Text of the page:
A $10-million first-of-its-kind attraction coming to Canada's Wonderland will combine a 4-D interactive dark ride with a roller-coaster track inside the Toronto-area amusement park's decades-old Wonder Mountain centerpiece.

Photos: Wonder Mountain's Guardian at Canada's Wonderland

Debuting on May 4, Wonder Mountain's Guardian will carry riders up a 60-foot-tall coaster lift hill on the exterior of the man-made mountain before dipping inside a cavern and slowing down for a dark ride experience complete with wind, motion and other special effects.

Inside the mountain, riders wearing 3-D glasses will battle mythical creatures with laser guns in scenes depicting dark forests, underground lakes and subterranean cities while traveling along a 1,000-foot-long coaster track.

The action will be played out on large curved screens, including the longest interactive screen ever built for a ride.

Riders will compete for points and compare scores after a final showdown with a dragon. It remains to be seen if the unique dark ride experience will conclude with a coaster-based climax.

"It's going to be better than what you've seen at Disney or Universal," said Ernest Yale, founder and president of Triotech, the Montreal-based company handling the project.

That's quite a boast considering the latest dark ride experiences like Universal's Transformers 3-D and the Amazing Adventures of Spider-Man as well as Disney's Radiator Springs Racers and Toy Story Midway Mania can cost in excess of $100 million and take years to develop.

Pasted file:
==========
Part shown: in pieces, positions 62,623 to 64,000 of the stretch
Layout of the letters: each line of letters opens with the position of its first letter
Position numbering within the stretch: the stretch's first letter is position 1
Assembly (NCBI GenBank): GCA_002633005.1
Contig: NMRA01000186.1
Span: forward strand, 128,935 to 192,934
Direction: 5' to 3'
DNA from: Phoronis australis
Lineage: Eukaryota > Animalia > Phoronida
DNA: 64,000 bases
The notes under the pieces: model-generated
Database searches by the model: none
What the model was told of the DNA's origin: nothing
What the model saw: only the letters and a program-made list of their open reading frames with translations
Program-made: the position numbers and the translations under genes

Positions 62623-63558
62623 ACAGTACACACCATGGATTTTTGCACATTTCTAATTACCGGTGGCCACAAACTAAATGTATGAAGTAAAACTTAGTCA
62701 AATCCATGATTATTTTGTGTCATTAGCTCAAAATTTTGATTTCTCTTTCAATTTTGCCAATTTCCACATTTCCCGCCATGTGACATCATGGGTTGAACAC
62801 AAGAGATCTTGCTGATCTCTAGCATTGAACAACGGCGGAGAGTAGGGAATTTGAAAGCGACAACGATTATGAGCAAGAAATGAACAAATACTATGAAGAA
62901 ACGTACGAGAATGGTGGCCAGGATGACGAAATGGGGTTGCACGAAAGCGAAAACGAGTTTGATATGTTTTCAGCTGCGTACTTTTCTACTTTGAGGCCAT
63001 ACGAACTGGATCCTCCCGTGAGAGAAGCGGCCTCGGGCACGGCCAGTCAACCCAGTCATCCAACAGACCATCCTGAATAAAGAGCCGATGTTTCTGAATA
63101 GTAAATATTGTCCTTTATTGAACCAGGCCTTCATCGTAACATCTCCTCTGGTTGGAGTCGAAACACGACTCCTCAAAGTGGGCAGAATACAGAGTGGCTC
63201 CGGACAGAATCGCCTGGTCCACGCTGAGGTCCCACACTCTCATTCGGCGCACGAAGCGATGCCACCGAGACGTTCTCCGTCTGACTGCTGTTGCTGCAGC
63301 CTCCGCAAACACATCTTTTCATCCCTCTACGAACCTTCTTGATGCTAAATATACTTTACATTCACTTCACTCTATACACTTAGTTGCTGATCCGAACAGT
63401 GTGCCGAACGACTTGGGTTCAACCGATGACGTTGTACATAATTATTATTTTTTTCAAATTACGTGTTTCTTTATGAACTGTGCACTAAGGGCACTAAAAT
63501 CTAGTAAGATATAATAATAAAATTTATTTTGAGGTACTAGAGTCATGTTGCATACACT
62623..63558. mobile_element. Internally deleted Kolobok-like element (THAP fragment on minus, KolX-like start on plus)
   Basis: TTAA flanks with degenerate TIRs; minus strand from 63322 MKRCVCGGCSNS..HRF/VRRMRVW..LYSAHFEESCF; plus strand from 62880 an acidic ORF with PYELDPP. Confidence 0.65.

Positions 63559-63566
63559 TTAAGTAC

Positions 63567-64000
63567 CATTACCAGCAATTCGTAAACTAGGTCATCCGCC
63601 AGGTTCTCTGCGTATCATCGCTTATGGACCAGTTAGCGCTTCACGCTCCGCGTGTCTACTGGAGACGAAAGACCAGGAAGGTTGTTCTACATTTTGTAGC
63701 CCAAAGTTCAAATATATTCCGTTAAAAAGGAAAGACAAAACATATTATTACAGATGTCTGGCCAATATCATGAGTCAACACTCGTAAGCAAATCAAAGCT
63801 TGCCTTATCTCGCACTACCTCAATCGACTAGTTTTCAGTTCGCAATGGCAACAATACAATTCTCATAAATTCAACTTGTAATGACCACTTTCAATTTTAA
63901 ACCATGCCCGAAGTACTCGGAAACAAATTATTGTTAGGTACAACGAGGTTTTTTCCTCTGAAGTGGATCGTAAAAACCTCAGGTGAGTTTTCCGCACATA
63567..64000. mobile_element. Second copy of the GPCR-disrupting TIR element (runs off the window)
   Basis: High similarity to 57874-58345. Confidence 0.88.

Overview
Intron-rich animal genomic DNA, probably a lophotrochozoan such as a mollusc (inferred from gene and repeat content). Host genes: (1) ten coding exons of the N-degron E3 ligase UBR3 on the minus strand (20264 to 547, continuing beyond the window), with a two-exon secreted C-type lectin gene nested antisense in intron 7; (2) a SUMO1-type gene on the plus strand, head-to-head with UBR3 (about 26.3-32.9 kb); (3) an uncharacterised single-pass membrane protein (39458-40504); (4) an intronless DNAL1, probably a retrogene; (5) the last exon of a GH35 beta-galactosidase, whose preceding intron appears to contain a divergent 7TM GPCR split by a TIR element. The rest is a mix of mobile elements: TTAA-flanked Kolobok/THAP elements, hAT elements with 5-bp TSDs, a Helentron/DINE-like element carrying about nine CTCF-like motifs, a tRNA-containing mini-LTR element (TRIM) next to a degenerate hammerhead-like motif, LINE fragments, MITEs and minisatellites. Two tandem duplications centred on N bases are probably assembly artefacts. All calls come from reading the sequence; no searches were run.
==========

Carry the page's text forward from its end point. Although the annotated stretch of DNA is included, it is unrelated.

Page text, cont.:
Known mostly for building 4-D motion theaters, Triotech introduced its first interactive dark ride in 2013 at Denmark's Tivoli Friheden theme park. Another dark ride is in the works for early 2014 at the Hello Kitty theme park in Shanghai, China.

The ride vehicles and transportation system for the new attraction at Canada's Wonderland will be built by Art Engineering, a German-based company that makes kiddie rides, water rides and dark rides.

It remains to be seen if Wonder Mountain's Guardian will bring the coaster count at Canada's Wonderland to 17, one more than Ohio's Cedar Point but two fewer than California's Six Flags Magic Mountain. The definitive Roller Coaster Database has yet to list the new attraction on its "New for 2014" census, waiting to see if the track includes any drops that would qualify the ride as a coaster.

Construction of the Guardian won't affect the coasters currently navigating Wonder Mountain -- the suspended Vortex (1991) and the Thunder Run mine train (1981). The new ride will utilize unused space inside the man-made peak that was large enough to house two Halloween Haunt mazes in 2013.

Ride enthusiasts have expressed hope that Wonder Mountain's Guardian could spur development of similar attractions at other parks in the Cedar Fair chain, which hasn't added many dark rides in recent years. Cedar Fair CEO Matt Ouimet, a former Disneyland president, has placed a higher emphasis on family entertainment and themed environments since joining the company in 2011.

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